How do we write the most effective comments possible?
Comments must be unique to be counted. The best comments will be specific to your experience or your knowledge of others’ specific experiences as graduate teachers and researchers.
- Directly address the rule—e.g. “Any rule on this topic should recognize that I am an employee” or “The rule should acknowledge that people who do what I do are employees”
- Describe details of the work you perform at your university—e.g.:
- Teaching: how many students you teach; what you teach and how it helps students fulfill requirements; specific work duties (class time, office hours, commenting/grading, etc.); how much your students rely on your work
- Research: area in which you perform research; variety of duties in your lab/research group; how your work contributes to the overall research objectives of the lab/research group and helps generate grant funding.
Suggestions for responding to specific arguments in the proposed rule
The best comments will directly address the NLRB’s arguments about why we are not workers. Below are a few key quotes from the rule and some questions to prompt responses to them.
“[t]he Act was intended to accommodate the type of management-employee relations that prevail in the pyramidal hierarchies of private industry.” (p. 5)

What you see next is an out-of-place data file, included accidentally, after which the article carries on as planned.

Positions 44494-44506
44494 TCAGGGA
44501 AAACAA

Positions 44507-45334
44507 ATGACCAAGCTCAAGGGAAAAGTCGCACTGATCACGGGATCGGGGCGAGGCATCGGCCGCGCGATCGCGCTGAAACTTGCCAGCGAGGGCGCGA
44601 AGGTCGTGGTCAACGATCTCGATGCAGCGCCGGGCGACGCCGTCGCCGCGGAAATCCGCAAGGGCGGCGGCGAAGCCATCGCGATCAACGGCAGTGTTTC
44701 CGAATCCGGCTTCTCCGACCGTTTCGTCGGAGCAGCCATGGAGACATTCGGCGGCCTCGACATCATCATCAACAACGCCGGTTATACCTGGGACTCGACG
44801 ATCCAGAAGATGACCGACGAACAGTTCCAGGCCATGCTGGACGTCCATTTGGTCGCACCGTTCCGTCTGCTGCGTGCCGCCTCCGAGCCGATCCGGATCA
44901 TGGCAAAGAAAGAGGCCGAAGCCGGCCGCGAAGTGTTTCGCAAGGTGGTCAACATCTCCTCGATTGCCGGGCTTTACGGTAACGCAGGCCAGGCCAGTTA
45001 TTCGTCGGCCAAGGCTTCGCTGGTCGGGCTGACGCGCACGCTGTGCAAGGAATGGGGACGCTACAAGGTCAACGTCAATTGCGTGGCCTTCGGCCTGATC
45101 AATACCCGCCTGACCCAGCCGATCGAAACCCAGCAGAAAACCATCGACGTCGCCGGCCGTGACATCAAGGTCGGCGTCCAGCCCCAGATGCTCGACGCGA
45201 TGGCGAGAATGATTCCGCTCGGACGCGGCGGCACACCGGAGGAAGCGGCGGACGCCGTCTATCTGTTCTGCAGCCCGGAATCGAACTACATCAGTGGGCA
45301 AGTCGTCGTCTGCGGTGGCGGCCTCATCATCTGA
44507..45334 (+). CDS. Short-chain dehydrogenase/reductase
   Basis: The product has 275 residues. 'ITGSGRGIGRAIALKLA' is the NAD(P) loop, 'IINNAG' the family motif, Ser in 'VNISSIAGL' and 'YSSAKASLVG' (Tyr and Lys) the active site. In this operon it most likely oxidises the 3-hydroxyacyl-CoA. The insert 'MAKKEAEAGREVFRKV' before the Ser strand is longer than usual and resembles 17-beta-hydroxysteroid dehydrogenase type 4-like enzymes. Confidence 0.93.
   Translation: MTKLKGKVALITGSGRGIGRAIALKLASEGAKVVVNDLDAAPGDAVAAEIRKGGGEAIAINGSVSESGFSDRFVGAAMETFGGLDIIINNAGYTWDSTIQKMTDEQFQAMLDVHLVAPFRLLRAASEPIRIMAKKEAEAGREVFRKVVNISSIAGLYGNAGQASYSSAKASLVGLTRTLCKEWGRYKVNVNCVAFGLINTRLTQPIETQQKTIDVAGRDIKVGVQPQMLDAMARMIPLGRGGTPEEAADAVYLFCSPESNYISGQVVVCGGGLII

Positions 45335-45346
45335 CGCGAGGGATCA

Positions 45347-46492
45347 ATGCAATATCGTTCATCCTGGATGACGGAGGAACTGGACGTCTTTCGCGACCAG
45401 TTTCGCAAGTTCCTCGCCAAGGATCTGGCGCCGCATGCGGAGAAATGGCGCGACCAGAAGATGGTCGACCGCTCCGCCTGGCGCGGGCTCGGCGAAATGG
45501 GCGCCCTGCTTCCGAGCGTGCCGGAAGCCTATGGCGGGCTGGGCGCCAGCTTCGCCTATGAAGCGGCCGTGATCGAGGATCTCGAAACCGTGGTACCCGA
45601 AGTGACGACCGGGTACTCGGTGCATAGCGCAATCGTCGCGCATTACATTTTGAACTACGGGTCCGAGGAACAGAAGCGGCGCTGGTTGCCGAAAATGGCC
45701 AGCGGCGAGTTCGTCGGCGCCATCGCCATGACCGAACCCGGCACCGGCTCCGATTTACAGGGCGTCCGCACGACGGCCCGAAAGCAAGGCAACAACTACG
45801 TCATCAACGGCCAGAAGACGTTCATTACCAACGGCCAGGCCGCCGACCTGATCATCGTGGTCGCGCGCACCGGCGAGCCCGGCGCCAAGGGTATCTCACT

- Do you have examples from your experience of work-related issues (teaching/research assignments, wages, health care, grievance procedures, etc.) being determined by administrators rather than your faculty mentors?
“Students spend a limited amount of time performing these additional duties because their principal time commitment is focused on their coursework and studies. (p. 13)
- Do you have examples of spending substantial time on teaching and research, including outside your field, that in fact distracts from coursework and studies?
“Further, with regard to remuneration, students typically receive funding regardless of the amount of time they spend researching or teaching, and only during the period that they are enrolled as students. – (p. 13)
- Has your pay or funding been tied to your teaching or research work?
Other questions you might answer:
- How does your work advance your university’s overall research and/or teaching operations?
- How does your work benefit your university economically?
- How would this rule inhibit development of fair procedures for sexual or racial harassment?
- How could you or do you already benefit from collective bargaining?
- Has your university’s refusal to bargain led to disruption?